“It was like being in a movie,” recalled Lee afterwards. “It’s that classic line of ‘We need hot water and towels!’ ‘Right! Okay!’ So I ran in the house and Naysan is there, half-naked with a sheet pulled around him. ‘We need hot water and towels!’ I told him and he said, ‘Right! Okay!’ One-handedly he’s holding this bedsheet around him, getting hot water and towels and passing me things like napkins and Jalana’s sweater — things that were totally inappropriate. He saw the sweater and said, ‘Oh no, we can’t take that.’ So he took that back. It was like this blur. In my mind I thought, ‘This is like in a movie. This is what the father figure does.’ I was in that movie scene and didn’t know how to make hot water. It’s ridiculous. I’m a trained chef for God’s sake and I couldn’t make hot water!”

Epic-like imagery began to take shape: womenfolk huddled together in an emergency makeshift delivery room, cramped and unsuitable for the birth of a baby; mother and father unprepared for such a blessed event to take place under such strange circumstances. All were bathed in a mythical glow from the interior light of the Honda Odyssey minivan.

The stars in the sky looked down where they worked. The frost was cruel (along with the sleet). Two cats kept watch over their flocks of mice, birds, and other wildlife where Miami Valley Pottery shop and house lay. Sirens in the distance signaled the impending arrival of the Greene County Sheriff and three Miami Township Fire Rescue ambulances -— wise men and women (EMTs) who traversed afar, bearing emergency medical supplies.

Fortunately, Molly, although in excruciating pain, was not filled with mighty dread.

“I felt so comfortable because of the way that Jalana eased the situation with her words,” said Molly after the shock had worn off. “She spoke so calmly, not a hint of panic, and I knew everything was going to be alright. I’ll always remember her voice.”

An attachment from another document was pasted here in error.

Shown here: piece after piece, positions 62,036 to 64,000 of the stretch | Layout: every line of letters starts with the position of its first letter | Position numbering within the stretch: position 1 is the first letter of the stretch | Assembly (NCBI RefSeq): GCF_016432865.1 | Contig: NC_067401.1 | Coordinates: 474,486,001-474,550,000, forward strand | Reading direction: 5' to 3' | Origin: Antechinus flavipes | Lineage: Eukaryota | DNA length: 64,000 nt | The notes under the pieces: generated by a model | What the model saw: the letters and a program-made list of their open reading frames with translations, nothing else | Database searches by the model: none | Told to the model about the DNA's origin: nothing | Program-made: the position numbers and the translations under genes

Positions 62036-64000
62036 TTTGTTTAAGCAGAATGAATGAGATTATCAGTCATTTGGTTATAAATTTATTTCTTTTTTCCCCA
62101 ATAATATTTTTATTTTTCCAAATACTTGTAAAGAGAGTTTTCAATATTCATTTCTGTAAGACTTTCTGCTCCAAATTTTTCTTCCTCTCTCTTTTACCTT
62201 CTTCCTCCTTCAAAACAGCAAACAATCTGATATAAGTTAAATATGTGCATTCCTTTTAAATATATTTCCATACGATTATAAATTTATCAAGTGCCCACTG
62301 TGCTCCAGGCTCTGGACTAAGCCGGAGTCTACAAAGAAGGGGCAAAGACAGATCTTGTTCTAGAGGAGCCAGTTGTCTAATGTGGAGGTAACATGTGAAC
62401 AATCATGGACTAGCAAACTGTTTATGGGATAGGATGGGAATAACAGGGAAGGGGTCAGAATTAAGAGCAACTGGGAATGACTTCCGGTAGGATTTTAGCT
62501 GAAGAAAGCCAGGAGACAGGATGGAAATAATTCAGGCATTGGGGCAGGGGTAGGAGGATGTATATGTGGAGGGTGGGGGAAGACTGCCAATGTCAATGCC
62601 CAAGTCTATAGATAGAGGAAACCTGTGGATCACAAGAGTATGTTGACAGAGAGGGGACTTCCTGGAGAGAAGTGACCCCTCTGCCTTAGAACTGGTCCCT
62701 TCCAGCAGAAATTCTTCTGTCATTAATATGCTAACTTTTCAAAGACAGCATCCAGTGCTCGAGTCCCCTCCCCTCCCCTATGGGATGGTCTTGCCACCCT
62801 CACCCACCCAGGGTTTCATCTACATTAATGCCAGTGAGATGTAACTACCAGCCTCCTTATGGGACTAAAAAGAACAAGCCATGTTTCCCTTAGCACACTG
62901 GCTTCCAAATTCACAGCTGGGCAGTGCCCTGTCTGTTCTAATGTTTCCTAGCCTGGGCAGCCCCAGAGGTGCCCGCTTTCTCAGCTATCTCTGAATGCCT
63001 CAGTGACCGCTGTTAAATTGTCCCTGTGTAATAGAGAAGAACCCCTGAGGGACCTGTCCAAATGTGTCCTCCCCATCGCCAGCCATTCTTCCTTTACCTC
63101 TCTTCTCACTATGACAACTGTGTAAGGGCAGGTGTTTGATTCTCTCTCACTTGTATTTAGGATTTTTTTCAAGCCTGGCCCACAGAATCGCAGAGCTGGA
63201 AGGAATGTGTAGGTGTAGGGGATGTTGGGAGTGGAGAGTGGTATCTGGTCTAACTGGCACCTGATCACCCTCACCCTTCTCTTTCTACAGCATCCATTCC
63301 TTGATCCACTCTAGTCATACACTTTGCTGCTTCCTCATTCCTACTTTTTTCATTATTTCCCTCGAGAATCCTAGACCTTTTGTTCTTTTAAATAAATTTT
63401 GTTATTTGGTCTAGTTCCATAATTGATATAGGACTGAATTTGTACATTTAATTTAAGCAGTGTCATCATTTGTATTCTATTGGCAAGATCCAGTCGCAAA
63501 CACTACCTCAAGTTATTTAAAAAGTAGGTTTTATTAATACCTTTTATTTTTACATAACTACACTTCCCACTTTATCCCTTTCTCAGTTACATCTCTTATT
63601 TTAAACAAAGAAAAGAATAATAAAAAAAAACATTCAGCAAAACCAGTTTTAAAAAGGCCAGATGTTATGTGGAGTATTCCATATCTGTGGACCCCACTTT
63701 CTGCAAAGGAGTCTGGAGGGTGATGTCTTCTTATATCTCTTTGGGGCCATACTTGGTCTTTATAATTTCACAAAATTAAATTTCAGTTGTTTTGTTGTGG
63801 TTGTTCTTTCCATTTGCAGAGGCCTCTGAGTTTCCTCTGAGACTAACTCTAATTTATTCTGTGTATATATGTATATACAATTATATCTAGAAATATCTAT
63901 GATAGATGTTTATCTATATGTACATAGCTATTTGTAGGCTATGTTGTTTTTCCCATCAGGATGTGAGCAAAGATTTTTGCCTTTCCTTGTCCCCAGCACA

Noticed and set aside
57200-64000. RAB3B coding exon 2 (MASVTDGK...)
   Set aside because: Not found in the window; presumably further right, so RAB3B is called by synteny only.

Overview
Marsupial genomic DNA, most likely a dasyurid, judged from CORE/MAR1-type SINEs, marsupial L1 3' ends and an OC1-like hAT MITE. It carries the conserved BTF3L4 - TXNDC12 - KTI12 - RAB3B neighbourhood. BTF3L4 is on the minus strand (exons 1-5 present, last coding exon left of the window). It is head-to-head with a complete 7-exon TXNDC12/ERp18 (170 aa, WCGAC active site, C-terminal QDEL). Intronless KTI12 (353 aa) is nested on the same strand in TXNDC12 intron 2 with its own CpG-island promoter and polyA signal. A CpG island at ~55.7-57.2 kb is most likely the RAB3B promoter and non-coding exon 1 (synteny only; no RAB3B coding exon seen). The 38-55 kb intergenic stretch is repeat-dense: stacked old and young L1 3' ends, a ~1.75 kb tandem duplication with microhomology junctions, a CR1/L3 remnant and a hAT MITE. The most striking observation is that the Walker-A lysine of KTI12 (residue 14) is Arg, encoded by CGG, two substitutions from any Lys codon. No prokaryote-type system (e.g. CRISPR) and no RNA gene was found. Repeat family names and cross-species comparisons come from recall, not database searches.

At 12:53 a.m. on Friday, Dec. 19, 2008, Gabriella Kibblewhite was born and placed on Molly’s chest, where she laid her sweet head.

While they all waited for the squad to arrive, shepherd/potter Naysan served tea.

“He’s such the host,” said Lee of his friend, grateful for the support he provided. “Gabriella was not born long and Naysan turns up. Finally he’s got clothes on and he’s got mint tea in one of his own teapots, and asks Molly if she’d like a cup. Then he brought out a bowl of grapes.”

All was calm, all was bright.

While the babe was wrapped in swaddling towels and the group wrapped their collective head around what had just happened, the sheriff and EMTs arrived. Lee cut the umbilical cord, then he and Molly and the baby were transferred to an ambulance and taken to Miami Valley Hospital. Aimee stayed with them in the hospital, snuggling in love’s pure light with her sister, brother-in-law, and new niece while Miranda stayed behind to shepherd their other child, Lily. Treasures of Gold Rush apples, cranberry cookies, and grapes from Naysan sustained them through their stay.

Later, when they looked at their cell phone log, Molly and Lee were shocked to see the timing of events. “When we decided we were going to turn around we called 911,” said Molly, “and 13 minutes later Gabriella was born.”

Mother and child, tender and mild, were released from the hospital the next day while Lee checked in on their store, Asanda Imports, which had just moved into its new downtown location and was being tended to by Miranda.

“The smile has not left my face,” said Molly. Gabriella, who laid to rest on Molly’s lap, was sleeping. “I know that Jalana and Naysan will forever have a huge place in my heart. I’ve known them quite a long time and there’s a connection between our families. But it’s even more strengthened now. We owe them a lovely set of towels. Almost all of them from their house!”

The family and shepherds returned to their lives, telling all of the things they had heard and seen. And all who heard it were amazed.